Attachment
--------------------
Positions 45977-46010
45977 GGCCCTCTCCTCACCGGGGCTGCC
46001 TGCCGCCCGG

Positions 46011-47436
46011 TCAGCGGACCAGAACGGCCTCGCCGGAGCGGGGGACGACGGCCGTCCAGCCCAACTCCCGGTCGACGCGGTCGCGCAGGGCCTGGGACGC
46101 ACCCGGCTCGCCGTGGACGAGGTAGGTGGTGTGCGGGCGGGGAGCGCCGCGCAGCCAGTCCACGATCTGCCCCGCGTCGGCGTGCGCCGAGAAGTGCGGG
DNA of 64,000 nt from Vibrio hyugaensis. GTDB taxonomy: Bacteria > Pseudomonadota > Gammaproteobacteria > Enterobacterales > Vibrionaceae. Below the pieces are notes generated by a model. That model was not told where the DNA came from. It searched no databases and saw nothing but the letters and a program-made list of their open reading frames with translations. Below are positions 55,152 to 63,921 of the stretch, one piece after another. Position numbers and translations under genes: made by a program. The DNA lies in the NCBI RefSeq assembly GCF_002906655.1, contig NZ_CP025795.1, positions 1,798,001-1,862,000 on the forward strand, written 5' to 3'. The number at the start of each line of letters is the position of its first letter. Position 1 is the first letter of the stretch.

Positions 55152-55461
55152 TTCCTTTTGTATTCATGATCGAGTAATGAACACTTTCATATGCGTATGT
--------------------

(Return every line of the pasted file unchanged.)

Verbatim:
Positions 45977-46010
45977 GGCCCTCTCCTCACCGGGGCTGCC
46001 TGCCGCCCGG

Positions 46011-47436
46011 TCAGCGGACCAGAACGGCCTCGCCGGAGCGGGGGACGACGGCCGTCCAGCCCAACTCCCGGTCGACGCGGTCGCGCAGGGCCTGGGACGC
46101 ACCCGGCTCGCCGTGGACGAGGTAGGTGGTGTGCGGGCGGGGAGCGCCGCGCAGCCAGTCCACGATCTGCCCCGCGTCGGCGTGCGCCGAGAAGTGCGGG
DNA of 64,000 nt from Vibrio hyugaensis. GTDB taxonomy: Bacteria > Pseudomonadota > Gammaproteobacteria > Enterobacterales > Vibrionaceae. Below the pieces are notes generated by a model. That model was not told where the DNA came from. It searched no databases and saw nothing but the letters and a program-made list of their open reading frames with translations. Below are positions 55,152 to 63,921 of the stretch, one piece after another. Position numbers and translations under genes: made by a program. The DNA lies in the NCBI RefSeq assembly GCF_002906655.1, contig NZ_CP025795.1, positions 1,798,001-1,862,000 on the forward strand, written 5' to 3'. The number at the start of each line of letters is the position of its first letter. Position 1 is the first letter of the stretch.

Positions 55152-55461
55152 TTCCTTTTGTATTCATGATCGAGTAATGAACACTTTCATATGCGTATGT